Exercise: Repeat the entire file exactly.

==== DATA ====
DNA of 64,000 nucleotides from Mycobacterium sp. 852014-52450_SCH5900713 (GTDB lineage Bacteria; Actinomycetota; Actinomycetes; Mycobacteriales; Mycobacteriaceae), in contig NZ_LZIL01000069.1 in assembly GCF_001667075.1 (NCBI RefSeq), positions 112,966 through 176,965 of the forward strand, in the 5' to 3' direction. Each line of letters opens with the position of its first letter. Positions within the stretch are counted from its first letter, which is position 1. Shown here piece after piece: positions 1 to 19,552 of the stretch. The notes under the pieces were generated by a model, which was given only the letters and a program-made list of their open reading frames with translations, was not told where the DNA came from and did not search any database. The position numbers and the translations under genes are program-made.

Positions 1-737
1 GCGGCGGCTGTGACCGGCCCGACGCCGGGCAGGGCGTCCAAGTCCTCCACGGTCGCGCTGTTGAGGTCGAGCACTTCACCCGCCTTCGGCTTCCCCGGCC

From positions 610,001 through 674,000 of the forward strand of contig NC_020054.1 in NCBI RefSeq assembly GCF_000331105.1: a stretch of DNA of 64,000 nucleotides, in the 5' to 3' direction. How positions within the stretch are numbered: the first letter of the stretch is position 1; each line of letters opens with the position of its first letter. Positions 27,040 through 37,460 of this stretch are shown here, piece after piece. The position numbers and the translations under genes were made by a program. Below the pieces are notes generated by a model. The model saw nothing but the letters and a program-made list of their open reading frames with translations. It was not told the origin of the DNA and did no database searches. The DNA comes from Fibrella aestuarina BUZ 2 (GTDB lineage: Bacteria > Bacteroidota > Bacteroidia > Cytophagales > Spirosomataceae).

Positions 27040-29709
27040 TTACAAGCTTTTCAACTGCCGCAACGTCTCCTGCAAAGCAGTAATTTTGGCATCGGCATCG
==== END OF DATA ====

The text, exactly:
DNA of 64,000 nucleotides from Mycobacterium sp. 852014-52450_SCH5900713 (GTDB lineage Bacteria; Actinomycetota; Actinomycetes; Mycobacteriales; Mycobacteriaceae), in contig NZ_LZIL01000069.1 in assembly GCF_001667075.1 (NCBI RefSeq), positions 112,966 through 176,965 of the forward strand, in the 5' to 3' direction. Each line of letters opens with the position of its first letter. Positions within the stretch are counted from its first letter, which is position 1. Shown here piece after piece: positions 1 to 19,552 of the stretch. The notes under the pieces were generated by a model, which was given only the letters and a program-made list of their open reading frames with translations, was not told where the DNA came from and did not search any database. The position numbers and the translations under genes are program-made.

Positions 1-737
1 GCGGCGGCTGTGACCGGCCCGACGCCGGGCAGGGCGTCCAAGTCCTCCACGGTCGCGCTGTTGAGGTCGAGCACTTCACCCGCCTTCGGCTTCCCCGGCC

From positions 610,001 through 674,000 of the forward strand of contig NC_020054.1 in NCBI RefSeq assembly GCF_000331105.1: a stretch of DNA of 64,000 nucleotides, in the 5' to 3' direction. How positions within the stretch are numbered: the first letter of the stretch is position 1; each line of letters opens with the position of its first letter. Positions 27,040 through 37,460 of this stretch are shown here, piece after piece. The position numbers and the translations under genes were made by a program. Below the pieces are notes generated by a model. The model saw nothing but the letters and a program-made list of their open reading frames with translations. It was not told the origin of the DNA and did no database searches. The DNA comes from Fibrella aestuarina BUZ 2 (GTDB lineage: Bacteria > Bacteroidota > Bacteroidia > Cytophagales > Spirosomataceae).

Positions 27040-29709
27040 TTACAAGCTTTTCAACTGCCGCAACGTCTCCTGCAAAGCAGTAATTTTGGCATCGGCATCG